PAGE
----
On July 10, 2014, the UK government announced plans to introduce emergency data retention rules, publishing the Data Retention and Investigatory Powers Bill (the “Bill”) along with explanatory notes and draft regulations. The publication of the Bill follows the European Court of Justice’s April 2014 declaration that the EU Data Retention Directive (the “Directive”) is invalid. Under the Directive, EU Member States were able to require communications service provides (e.g., ISPs) to retain communications data relating to their subscribers for up to 12 months.
The Directive had been implemented in the UK by the Data Retention (EC Directive) Regulations 2009, but the legality of that legislation is likely to be challenged following the ECJ’s declaration that the Directive was void from its inception. In anticipation of such a challenge, the UK government announced that the Bill seeks to “ensure that UK law enforcement and intelligence agencies can maintain their ability to access the telecommunications data they need to investigate criminal activity and protect the public,” and to provide a clearer legal framework for organizations to cooperate with law enforcement and intelligence agencies.
Content of the Bill
The Bill authorizes the Secretary of State to provide notice to a public telecommunications operator requiring it to retain communications data where the Secretary of State considers it necessary or proportionate for one of several purposes. The purposes are listed in Section 22(2) of the Regulation of Investigatory Powers Act 2000, and include national security, the prevention or detection of crime and the protection of public safety. A notice may apply to a specific operator or describe relevant operators, require the retention of all data or a category of data, specify the periods for which the data must be retained, and “contain other requirements, or restrictions, in relation to the retention of data.”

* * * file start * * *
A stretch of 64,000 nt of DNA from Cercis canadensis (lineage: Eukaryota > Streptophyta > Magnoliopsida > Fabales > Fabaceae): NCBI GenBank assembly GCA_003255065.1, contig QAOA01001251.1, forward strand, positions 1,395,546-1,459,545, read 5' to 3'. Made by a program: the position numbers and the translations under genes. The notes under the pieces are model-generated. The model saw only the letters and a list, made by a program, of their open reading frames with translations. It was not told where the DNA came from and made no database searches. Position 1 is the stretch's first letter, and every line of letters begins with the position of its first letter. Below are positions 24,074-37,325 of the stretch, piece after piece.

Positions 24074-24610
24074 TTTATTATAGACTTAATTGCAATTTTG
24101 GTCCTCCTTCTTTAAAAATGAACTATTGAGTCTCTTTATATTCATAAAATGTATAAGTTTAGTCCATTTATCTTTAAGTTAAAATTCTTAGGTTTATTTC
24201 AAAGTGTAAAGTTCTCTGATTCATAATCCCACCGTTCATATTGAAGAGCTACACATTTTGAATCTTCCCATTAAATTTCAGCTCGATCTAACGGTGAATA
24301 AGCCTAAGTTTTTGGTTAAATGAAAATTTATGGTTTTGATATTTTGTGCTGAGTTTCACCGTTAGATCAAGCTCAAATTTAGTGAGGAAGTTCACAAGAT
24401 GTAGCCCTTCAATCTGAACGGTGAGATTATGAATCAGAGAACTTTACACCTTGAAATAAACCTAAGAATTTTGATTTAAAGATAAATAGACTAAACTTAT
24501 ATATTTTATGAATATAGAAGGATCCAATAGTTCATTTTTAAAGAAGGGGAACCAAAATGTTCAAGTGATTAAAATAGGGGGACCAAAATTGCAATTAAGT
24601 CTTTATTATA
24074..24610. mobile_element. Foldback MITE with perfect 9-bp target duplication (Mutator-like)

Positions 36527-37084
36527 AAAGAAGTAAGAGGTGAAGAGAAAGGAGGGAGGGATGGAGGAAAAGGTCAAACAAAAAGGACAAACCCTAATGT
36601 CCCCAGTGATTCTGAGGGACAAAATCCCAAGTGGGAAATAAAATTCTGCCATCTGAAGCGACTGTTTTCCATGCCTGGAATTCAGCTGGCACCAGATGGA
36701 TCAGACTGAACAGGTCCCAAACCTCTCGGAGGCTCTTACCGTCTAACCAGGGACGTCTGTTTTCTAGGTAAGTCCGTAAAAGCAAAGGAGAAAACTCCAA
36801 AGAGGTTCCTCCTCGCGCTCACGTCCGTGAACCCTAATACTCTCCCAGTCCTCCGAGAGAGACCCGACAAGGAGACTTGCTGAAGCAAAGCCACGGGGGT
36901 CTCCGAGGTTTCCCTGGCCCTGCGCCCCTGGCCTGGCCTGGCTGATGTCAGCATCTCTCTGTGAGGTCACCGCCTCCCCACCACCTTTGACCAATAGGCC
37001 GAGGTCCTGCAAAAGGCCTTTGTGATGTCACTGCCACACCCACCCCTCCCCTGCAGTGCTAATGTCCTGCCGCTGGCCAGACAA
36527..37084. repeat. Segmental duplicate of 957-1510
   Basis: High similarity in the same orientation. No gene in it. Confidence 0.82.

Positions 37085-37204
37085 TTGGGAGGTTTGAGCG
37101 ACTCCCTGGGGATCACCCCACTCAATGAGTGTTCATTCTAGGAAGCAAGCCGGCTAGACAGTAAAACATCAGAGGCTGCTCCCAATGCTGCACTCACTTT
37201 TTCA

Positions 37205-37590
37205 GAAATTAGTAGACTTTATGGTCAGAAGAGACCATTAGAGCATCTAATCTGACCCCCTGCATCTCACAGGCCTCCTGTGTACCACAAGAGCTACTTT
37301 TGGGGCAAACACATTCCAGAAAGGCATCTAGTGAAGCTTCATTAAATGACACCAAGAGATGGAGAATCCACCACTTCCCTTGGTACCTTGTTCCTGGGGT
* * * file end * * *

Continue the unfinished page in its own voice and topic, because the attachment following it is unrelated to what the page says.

The Bill allows the Secretary of State to issue regulations governing the retention of communications data. For example, the Secretary of State may publish of a code of practice, or alter the maximum period for which data can be maintained under a retention notice (up to 12 months). The Bill also contains a termination clause that will automatically repeal the law on December 31, 2016.
The Bill reportedly has support from the main political parties, but has been criticized by civil liberties groups who disagree with how the legislation is being expedited. Although no firm legislative timetable has been set, the Bill is expected to be fast-tracked through Parliament this week.